I’ve been thinking about nutrition a lot lately. Academic-wise, there is Michael Pollan’s visit to Stanford today (“In Defense of Food: The Omnivore’s Solution” 7:30 PM in Kresge), dining room discussions of recent articles in the New York Times about stigmas associated with subsidized public school lunches and (separately) “drunkorexia”. On campus, we have Stanford’s “Be Well” initiative, my post about the deceptively high caloric meals at the Axe & Palm, Manzanita’s Week of Wellness, and Mirror’s National Eating Disorder Awareness Week events last week.
Stanford seems to present a health goal for its students and staff. Be Well. Get $150. But this message comes at students in a very confusing way:
Stanford Dining Halls serve healthy food! Stanford Dining halls serve pizza! Pizza has fewer calories than the pasta dish! You are required to eat at Stanford Dining if you live in a dorm, even if you have many specific dietary needs! Be well! Eat vegetables! Stanford Dining vegetables are covered in sticky sweet “sauce”! Salad bar vegetables are unripe! Eat from the salad bar if you are vegan! Eat fruit – we have the same bananas, apples, and oranges year-round, but if you rush to Branner Dining when it opens you might even get some grapes from the garnish on the brownie plate! Check out the nutritional content online! Eat the high calorie protein entrées because you have no other dining option! Be fit! Exercise! Our facilities are conveniently open all day long, so you can exercise anytime of the day . . . or multiple times a day . . . or go at times when your RA and roommates aren’t awake to notice . . .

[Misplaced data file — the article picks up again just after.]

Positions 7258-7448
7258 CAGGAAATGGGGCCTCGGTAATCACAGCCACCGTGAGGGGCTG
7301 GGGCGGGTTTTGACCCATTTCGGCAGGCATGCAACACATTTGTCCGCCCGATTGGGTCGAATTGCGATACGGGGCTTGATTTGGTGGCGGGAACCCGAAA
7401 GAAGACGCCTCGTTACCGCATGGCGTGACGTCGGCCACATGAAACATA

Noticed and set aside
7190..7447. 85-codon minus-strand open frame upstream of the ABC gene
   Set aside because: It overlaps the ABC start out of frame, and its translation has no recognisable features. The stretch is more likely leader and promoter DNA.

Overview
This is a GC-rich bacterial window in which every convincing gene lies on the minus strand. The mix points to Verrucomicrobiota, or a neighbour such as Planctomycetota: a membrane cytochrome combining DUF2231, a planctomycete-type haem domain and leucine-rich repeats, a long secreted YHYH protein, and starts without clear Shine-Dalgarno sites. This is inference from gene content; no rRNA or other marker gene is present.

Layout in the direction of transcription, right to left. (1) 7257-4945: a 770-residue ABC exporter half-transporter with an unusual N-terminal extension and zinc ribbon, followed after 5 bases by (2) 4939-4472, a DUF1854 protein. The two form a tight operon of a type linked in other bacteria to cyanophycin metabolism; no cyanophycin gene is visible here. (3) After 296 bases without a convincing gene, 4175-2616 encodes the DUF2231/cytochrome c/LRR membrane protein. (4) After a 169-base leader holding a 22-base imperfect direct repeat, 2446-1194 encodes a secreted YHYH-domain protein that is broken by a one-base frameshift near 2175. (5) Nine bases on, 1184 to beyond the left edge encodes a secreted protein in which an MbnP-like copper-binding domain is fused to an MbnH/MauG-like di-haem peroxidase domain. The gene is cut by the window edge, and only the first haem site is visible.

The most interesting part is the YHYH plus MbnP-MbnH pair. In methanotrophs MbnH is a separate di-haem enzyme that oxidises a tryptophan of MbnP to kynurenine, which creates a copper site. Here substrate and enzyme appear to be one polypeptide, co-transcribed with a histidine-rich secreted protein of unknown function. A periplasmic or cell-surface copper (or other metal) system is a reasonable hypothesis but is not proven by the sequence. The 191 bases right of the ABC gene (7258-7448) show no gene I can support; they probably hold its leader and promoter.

Oh yeah, and don’t have an eating disorder. Love your body?
Perhaps I’m being cynical, but these messages are thrown around everywhere, and it scares me. I spoke on the closing panel for the Manzanita Week of Wellness mentioned above. The attendance was primarily staff interested in the primarily staff-targeted Be Well campaign. While mingling before the event, Stanford Dining catering services brought out a standard arrangement of fruits, cheese, crackers, crudités, and cookies. The staff and student presenters snacked while talking, but it seemed that half of the staff discussion was on the food. Comments like “Oh you’re having a cookie – that’s not necessarily wellness, is it?” and “That cheese looks amazing, but I can’t allow myself to have any!” dominated about half of the conversation.
As the staff socially supported one another in avoiding, or eating half of, the cheese, crackers, cookies, and fruit, I felt horrified. These are the sorts of comments and behaviors I recognize in people with eating disorders. These are the comments I was supposed to interrupt and educate about when I worked at a youth center. These comments are being passed down through the Stanford Be Well Initiative, to staff, to the student presenters on this panel. RFs were either making these comments, or implicitly supporting them with silence.
When Stanford freshmen arrive with their not-quite-developed prefrontal cortexes they don’t necessarily get the right tools to make good lifestyle patterns. Set loose into this mixed-messages world with little or no experience in meal planning, they get sucked into either the trap of desperately avoiding the Freshman 15, or into the trap of assuming cafeteria food is healthy and gaining weight – both resulting in skewed ideas of how to lose weight.
Perhaps the recent obsession with food discussion here and elsewhere is the result of factors like the end of Lent approaching, diet resolutions from the new year failing, people concerned about looking good in a bathing suit, etc. But I think it isn’t the result of a sudden change in personal attitude and behavior. People are becoming more and more comfortable talking about their personal dieting patterns. Is this increased discussion and social focus on how to eat better helping or hurting the prevalence of disordered eating?